Dean Reilly welcomes on campus undergraduate students interested in careers in medicine

Fourteen undergraduate students interested in medicine from universities across the country had the chance on Monday to sit down with University of Colorado School of Medicine Dean John J. Reilly Jr. talk about the future of medicine.

The students are on the CU Anschutz Medical Campus this summer for Colorado Undergraduate Summer Program (CUSP), an annual event, now in its 12th year, that brings students – many from backgrounds underrepresented in medicine – to the CU School of Medicine to learn about biomedical research and careers in the medical field. CUSP is once again welcoming students after taking a break due to the COVID-19 pandemic.

Undergraduate students attend daily interactive lectures where they learn about conducting research, research ethics, statistics, publishing articles, preparing grants, applying to professional school , resume preparation and careers in biomedical research, medicine and the health professions. The program also gives students the opportunity to visit and learn about various campus-affiliated departments, centers, programs, and hospitals, including the emergency medicine service, the Colorado Assessment Practitioner Center (CAPE), which includes the robotic instruction and evaluation, the Visible Human Project, Neonatal Intensive Care Units at Children’s Hospital Colorado, Radiology Teaching Unit, and the Colorado Career Counseling Center.

“The idea was to bring in young people and give them an interest in medicine and medical research early in their careers,” said the CUSP founder. John E. Repin, MD, director of the Webb-Waring Center and professor of medicine. Repine emphasized the importance of the CUSP noting that “most people who end up being career scientists or physician-scientists started early.” Repine has secured ongoing funding from the NIH, select colleges, and generous donors to support CUSP.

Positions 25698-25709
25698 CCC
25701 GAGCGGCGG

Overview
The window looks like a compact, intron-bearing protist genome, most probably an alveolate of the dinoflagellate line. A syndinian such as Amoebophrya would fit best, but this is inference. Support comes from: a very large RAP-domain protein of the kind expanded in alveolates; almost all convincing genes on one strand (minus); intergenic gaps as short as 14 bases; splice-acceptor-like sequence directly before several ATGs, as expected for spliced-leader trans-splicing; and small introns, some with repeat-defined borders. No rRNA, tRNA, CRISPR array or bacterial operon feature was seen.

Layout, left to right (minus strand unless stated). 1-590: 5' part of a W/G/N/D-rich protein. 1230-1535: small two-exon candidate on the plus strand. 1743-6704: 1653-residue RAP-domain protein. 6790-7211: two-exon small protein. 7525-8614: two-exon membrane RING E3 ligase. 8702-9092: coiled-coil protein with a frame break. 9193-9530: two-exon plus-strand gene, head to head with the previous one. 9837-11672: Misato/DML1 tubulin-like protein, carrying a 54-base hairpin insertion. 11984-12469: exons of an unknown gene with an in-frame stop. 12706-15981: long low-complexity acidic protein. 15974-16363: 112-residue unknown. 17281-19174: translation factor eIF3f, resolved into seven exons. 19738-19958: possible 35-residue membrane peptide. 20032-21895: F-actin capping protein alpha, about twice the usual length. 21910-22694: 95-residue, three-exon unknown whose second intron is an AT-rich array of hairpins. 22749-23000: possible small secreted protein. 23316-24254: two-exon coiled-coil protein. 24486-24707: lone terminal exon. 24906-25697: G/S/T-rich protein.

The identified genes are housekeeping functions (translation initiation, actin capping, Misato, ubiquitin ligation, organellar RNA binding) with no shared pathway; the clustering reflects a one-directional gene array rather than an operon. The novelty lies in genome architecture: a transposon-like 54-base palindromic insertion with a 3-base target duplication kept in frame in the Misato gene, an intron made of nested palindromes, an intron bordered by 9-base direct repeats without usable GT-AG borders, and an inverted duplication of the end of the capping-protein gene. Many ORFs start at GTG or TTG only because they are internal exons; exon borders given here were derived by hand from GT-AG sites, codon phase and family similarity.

a long way to go

Reilly shared with the students his own journey to medicine, noting that science and patient care have improved dramatically since 1981, when he was a pulmonology fellow in Boston caring for AIDS patients. At that time, Reilly said, AIDS seemed like a scourge that would devastate the world, but today, if AIDS patients take their medication, their life expectancy is normal. And while the dawn of personalized medicine and big data is influencing exciting advances in the world of medicine, he said, there is still a long way to go to ensure equal access to healthcare for all.

“In 2022 in the United States of America, your zip code is a better predictor of your health and life expectancy than your genetic code,” he said. “We have to approach this as a society.”

Daniel Ridley, a senior at the University of Washington, said he appreciates hearing someone in a position like Reilly’s talk about the social determinants of health and what doctors can do to address them.

“That’s what really interests me. That’s the main reason I wanted to go into medicine, and hear [Dean Reilly] talking about it was like a hundred bucks just fell in my lap,” Ridley said. “I’ve always been very interested in the intersection of public health and politics and politics, and how we can improve that, and it was great to hear about that from someone who does it like his bread and butter.”

Research value

The CUSP also assigns each participating student a research mentor with whom they work on a project during the 10-week program. At the end of the session, students create a poster that explains their research program and its results. Students participate in research on conditions such as acute respiratory distress syndrome, interstitial pulmonary fibrosis, and chronic kidney disease.

“I have a great mentor, and being able to contribute to something bigger than me is an amazing experience,” said Katie Berrian, a junior from Creighton University, adding that she was interested in CUSP because it gave her given the opportunity to get more insight. in the doctor-patient relationship.

“Dr. Repine has been amazing in teaching us how to analyze patients from a doctor’s perspective and how to improve our care, build relationships and build trust,” she said.


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